Poland and the Baltic states on Monday have restricted entry for Russian Schengen visa holders. Entry will be allowed purely on a discretionary basis related to compassionate and humanitarian grounds and will not cover tourism.
Polish Interior Minister Mariusz Kamiński confirmed the move in a tweet, posting that he signed an order tightening the restrictions on entry into Poland for Russian citizens.
“Only severe and broad sanctions can effectively hit the Putin regime,” wrote Mariusz Kamiński.
Deputy Foreign Minister Marcin Przydacz justified the move on the grounds that a majority of Russians still support Putin’s war in Ukraine and should not be rewarded for their stance.
The Latvian foreign ministry said that unrestricted travel for a nation of aggressors attacking Ukraine is immoral and a security threat for the countries receiving the visitors. The foreign minister of Latvia, Edgars Rinkeviczs, added that Russians should not try to cross the border, as “no one is waiting for them.” Instead, they should end the war in Ukraine.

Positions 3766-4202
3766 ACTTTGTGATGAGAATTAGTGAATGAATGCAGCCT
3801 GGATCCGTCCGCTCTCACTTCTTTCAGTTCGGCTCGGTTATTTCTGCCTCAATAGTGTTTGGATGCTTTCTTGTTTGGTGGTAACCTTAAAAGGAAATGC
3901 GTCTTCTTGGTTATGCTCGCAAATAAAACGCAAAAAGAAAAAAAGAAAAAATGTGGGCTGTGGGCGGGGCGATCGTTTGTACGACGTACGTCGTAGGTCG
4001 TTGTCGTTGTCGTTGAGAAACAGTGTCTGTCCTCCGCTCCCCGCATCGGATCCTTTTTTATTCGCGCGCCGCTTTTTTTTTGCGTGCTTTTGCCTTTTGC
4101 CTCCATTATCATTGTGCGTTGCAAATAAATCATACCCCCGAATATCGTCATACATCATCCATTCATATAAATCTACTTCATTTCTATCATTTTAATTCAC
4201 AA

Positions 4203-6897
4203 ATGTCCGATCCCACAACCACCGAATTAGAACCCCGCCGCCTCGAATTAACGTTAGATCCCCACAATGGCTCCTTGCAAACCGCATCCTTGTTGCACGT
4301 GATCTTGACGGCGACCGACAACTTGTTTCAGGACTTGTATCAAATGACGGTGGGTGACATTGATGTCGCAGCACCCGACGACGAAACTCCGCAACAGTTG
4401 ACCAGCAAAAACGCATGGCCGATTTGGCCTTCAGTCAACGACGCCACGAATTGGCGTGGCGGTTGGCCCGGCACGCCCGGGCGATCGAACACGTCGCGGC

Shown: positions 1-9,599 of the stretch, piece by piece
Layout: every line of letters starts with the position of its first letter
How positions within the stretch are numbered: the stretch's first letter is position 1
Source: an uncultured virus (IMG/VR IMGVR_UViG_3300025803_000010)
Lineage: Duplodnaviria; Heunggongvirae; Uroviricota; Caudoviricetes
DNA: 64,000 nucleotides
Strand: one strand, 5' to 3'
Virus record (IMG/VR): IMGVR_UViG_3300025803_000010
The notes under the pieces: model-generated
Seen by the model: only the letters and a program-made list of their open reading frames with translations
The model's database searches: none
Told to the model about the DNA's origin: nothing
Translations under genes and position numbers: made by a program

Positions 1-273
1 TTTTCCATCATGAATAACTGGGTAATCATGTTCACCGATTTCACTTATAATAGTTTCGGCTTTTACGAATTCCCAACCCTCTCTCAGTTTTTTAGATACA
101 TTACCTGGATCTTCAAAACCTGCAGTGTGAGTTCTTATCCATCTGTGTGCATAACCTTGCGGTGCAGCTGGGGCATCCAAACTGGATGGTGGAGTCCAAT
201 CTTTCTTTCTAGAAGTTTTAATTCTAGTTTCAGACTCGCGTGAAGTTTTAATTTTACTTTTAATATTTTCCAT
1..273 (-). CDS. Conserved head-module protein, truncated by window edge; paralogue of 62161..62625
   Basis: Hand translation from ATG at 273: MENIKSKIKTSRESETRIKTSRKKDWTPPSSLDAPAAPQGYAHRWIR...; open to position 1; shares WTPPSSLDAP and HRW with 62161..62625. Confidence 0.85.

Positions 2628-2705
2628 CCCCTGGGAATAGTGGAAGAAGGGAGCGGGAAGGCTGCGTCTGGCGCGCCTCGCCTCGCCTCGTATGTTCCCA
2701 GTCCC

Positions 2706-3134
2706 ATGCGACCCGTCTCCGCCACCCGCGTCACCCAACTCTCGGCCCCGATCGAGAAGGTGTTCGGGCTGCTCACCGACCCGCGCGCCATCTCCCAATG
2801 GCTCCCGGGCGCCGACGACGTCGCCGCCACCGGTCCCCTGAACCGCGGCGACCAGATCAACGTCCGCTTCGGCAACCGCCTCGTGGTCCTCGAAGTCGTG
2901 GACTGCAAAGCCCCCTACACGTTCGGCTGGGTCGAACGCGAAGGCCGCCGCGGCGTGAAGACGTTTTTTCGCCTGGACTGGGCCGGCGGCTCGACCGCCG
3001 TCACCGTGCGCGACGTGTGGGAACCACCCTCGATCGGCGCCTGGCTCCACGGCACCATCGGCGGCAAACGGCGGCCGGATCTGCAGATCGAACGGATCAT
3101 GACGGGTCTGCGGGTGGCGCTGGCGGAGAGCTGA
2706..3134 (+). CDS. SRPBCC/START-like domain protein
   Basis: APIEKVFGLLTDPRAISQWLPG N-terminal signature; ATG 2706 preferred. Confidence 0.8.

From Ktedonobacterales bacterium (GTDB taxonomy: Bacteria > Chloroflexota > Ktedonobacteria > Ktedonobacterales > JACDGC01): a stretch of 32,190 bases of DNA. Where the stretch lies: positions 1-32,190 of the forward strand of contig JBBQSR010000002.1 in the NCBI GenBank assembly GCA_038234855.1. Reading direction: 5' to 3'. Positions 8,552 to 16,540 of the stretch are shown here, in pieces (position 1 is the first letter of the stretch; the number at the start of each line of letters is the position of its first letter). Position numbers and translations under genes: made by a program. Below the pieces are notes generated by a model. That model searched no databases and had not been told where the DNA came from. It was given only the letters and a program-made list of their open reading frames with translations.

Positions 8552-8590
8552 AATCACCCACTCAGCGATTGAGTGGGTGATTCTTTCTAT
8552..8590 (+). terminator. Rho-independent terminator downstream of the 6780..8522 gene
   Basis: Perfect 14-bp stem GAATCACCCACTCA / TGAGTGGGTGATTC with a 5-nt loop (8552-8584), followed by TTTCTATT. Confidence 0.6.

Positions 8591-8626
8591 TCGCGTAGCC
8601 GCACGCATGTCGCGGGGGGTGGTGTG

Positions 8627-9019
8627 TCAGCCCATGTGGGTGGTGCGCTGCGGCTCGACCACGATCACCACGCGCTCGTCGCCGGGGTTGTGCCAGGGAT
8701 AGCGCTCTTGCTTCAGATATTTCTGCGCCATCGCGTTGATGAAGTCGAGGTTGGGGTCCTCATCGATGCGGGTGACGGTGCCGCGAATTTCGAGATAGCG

Foreign Minister of Estonia Urmas Reinsalu pointed to the fact that visas can be used by Russian agents. He also revealed that his country has been attempting to persuade Finland to join the agreement to close the borders to Russians. Finland has so far refused, arguing that a selective ban on Russians was contrary to both their domestic law and international law.
Lithuanian President Gitanas Nauseda called the introduced restrictions effective and just. He said that Europe had already gone forward with many important decisions to stop Russian aggression but that there was a need to go further. He added that the war must become “an unbearable burden for the aggressor.”